You’ve probably heard of Dragon NaturallySpeaking, the speech recognition software for PC and Mac that lets you do the talking, and it types everything you say. Now the new version 11.5 has been released, and it lets you use an iPhone as your microphone. I installed the PC version of the software and downloaded the Nuance remote mic iPhone app to see how well it works.
Nuance Dragon NaturallySpeaking version 11 for PC (and the Mac version, called Dragon Dictate, with similar features and the same speech recognition engine) was released last September, and its claim to fame was a significant increase in its speech-to-text accuracy. The speech recognition engine in this version 11.5 is the same as in version 11. It requires little training, and can not only transcribe everything you say, but it lets you navigate your computer and bark out commands such as “search Google for rubber baby buggy bumpers,” and it immediately opens up your default browser, enters your terms in Google and searches away.
Until now, you needed to connect a microphone, preferably a wired USB headset mic, to make Dragon achieve its peak accuracy. The main innovation in this new version, which is available for PC now and will be soon for Mac, is the way it lets you use your iPhone’s stock earbuds/mic as a microphone, resulting in sound quality that’s at least as good as that of a USB mic. This is a good thing, because Bluetooth mics just don’t work well enough for speech recognition. But the iPhone app doesn’t use Bluetooth — it communicates with your computer over Wi-Fi, resulting in better mic sound quality — which ultimately means better accuracy.
Setting up the iPhone 4 to use its mic is simple. After a quick download of the free Nuance iPhone app [iTunes link] from the App Store, I launched the Dragon NaturallySpeaking PC application, and using the connectivity software Bonjour (which is included in iTunes), it automatically paired up with the NaturallySpeaking software on my PC. If you don’t wish to install Bonjour, you can enter your computer’s IP address, and I tried configuring it that way which worked equally well:
Once the software and iPhone were paired, I tapped the icon on the iPhone app and it activated the microphone. After a 5-minute guided training session that amounted to just testing of the microphone, the software was ready to go. I placed the iPhone in my pocket and I could stroll around the room, talking normally as each of my words and commands were immediately typed on the screen. It worked beautifully, with accuracy that was even better than the best wired USB microphone I’ve been using over the past few years with NaturallySpeaking.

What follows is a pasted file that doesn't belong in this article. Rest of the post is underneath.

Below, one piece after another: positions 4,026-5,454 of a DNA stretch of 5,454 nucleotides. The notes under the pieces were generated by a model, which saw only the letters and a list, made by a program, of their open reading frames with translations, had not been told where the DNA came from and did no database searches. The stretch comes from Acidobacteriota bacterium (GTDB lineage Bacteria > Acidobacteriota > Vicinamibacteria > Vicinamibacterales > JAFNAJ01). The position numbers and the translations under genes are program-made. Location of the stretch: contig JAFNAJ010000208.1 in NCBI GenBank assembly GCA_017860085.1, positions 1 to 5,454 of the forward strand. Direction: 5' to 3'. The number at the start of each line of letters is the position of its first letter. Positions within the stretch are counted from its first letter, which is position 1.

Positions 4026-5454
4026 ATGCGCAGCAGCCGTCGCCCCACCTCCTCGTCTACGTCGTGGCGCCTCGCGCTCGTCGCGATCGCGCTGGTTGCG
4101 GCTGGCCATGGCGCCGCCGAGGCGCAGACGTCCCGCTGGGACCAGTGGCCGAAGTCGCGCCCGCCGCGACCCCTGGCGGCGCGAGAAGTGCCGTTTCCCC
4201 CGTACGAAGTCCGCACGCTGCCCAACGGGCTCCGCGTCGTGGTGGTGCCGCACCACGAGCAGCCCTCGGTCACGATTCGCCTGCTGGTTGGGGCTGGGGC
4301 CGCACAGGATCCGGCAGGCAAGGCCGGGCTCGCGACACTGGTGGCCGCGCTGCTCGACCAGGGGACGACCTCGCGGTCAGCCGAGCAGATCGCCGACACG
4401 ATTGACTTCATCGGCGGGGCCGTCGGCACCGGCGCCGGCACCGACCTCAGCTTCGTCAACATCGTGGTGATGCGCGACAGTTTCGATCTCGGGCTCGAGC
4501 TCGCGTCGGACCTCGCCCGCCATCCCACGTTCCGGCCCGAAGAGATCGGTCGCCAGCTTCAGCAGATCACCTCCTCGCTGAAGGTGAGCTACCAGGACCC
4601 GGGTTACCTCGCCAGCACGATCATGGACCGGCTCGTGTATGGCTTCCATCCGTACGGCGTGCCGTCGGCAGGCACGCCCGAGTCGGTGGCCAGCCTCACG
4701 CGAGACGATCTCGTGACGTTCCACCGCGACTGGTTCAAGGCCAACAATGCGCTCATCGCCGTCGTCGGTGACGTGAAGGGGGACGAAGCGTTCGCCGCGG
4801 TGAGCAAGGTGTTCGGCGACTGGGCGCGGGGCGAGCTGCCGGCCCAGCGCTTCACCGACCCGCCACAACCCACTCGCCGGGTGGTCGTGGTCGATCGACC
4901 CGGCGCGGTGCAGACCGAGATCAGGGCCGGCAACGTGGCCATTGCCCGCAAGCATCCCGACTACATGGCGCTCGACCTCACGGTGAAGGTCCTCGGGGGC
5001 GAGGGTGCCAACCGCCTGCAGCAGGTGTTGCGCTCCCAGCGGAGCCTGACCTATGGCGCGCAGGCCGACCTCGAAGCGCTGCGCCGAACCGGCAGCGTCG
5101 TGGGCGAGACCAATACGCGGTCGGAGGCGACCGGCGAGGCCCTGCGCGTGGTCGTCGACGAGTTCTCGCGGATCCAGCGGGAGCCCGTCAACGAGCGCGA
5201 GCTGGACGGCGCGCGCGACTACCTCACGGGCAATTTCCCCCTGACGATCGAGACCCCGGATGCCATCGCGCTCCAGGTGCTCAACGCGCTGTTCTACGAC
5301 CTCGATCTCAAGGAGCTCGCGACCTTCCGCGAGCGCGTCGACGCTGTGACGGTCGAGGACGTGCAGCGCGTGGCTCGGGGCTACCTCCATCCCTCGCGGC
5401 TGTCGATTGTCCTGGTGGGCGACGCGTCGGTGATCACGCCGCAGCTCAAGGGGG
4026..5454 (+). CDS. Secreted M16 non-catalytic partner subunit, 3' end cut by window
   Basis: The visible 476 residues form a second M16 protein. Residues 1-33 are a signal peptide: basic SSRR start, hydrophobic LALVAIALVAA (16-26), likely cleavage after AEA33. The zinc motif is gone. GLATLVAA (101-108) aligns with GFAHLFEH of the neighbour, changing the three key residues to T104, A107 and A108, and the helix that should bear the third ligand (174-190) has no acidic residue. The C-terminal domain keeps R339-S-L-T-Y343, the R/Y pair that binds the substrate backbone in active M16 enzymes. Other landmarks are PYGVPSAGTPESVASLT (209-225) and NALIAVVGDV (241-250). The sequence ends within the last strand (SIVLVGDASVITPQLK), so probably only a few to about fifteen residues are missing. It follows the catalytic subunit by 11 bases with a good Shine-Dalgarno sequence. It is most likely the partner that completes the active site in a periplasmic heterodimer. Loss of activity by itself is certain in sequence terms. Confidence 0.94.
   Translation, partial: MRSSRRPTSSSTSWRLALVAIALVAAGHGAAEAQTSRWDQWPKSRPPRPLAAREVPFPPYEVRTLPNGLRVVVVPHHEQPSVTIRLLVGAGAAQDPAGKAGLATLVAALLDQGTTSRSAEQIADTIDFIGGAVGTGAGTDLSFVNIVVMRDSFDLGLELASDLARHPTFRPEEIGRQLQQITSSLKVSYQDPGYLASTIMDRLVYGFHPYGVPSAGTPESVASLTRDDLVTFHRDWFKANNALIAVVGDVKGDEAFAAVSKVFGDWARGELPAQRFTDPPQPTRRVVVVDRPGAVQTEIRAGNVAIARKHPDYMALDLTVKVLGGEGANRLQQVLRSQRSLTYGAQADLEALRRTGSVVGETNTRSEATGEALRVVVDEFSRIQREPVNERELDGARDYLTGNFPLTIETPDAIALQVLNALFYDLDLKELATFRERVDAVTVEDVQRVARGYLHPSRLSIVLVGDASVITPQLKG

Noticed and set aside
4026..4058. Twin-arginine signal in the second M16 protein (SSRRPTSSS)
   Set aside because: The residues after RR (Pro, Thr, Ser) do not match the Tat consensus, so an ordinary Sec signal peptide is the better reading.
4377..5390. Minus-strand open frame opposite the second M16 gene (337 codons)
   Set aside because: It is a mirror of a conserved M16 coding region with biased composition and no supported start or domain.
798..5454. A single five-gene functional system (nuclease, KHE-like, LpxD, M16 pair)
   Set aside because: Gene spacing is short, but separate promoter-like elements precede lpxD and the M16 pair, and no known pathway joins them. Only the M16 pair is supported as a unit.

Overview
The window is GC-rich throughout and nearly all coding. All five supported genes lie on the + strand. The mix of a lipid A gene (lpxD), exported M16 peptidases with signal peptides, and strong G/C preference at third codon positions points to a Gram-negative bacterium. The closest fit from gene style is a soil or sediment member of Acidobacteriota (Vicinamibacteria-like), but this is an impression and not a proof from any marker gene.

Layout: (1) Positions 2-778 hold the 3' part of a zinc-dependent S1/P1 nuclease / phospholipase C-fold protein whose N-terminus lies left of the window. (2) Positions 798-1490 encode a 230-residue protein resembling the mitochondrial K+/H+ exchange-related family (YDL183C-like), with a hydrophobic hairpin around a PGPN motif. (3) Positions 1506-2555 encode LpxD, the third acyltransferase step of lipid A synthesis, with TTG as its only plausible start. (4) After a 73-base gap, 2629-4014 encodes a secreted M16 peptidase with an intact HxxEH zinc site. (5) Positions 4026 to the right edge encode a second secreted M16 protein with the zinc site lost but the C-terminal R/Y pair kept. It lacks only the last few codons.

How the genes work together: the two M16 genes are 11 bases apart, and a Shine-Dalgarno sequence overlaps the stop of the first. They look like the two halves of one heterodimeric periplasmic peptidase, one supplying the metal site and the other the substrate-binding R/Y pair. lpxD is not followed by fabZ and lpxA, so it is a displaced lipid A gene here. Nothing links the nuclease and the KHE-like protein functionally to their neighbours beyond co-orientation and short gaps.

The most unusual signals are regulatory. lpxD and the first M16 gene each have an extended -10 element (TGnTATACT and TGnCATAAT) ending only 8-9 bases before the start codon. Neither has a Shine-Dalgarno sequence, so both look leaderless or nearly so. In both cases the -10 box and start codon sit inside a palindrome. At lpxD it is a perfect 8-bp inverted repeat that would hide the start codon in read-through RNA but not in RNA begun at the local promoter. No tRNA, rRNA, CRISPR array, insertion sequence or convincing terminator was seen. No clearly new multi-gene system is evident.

A note about NaturallySpeaking software: It’s not for everyone. It works best for people who speak distinctly, and even though it does transcribe quite well even if you utter separate phrases with frequent pauses, it hits its highest accuracy level if you speak in complete sentences. Increasing accuracy further is the ability to train the software by introducing it to documents and emails you’ve written, and it learns your vocabulary.
While you’re training NaturallySpeaking to learn the words and phrases you use most often, the software is training you at the same time. You learn to speak in complete sentences, and even to think in paragraphs. It can even have a profound effect on your writing style, making it more conversational. I use it for everything I write. In fact, I wrote most of an 70,000 word book with Dragon, where I hardly typed a single character. I noticed after I’d used it for a few years that its accuracy is pushing 99%. It’s just uncanny.
Beyond that iPhone Microphone trick, version 11.5 is packed with small upgrades throughout the interface, including new commands that work with Facebook and Twitter. For example, you can say “tweet,” after which it opens a box on your desktop like this:
Then, whatever you say after that is typed into the box. Say “OK”, and NaturallySpeaking sends what you just uttered to your Twitter account. It works similarly for Facebook. It’s a kick, and it’s a huge productivity enhancer on all fronts.
To use this iPhone remote mic app, you must purchase the premium version (or above, and as I mentioned, the Mac version is not available yet) of Dragon NaturallySpeaking, $179.99 for the software download, or $199.99 for the boxed version. It’s worth it — I think this technology is excellent, bordering on miraculous. If you have an iPhone and can’t type as quickly as you can talk, Dragon NaturallySpeaking 11.5 might be the best $179.99 you’ve ever spent.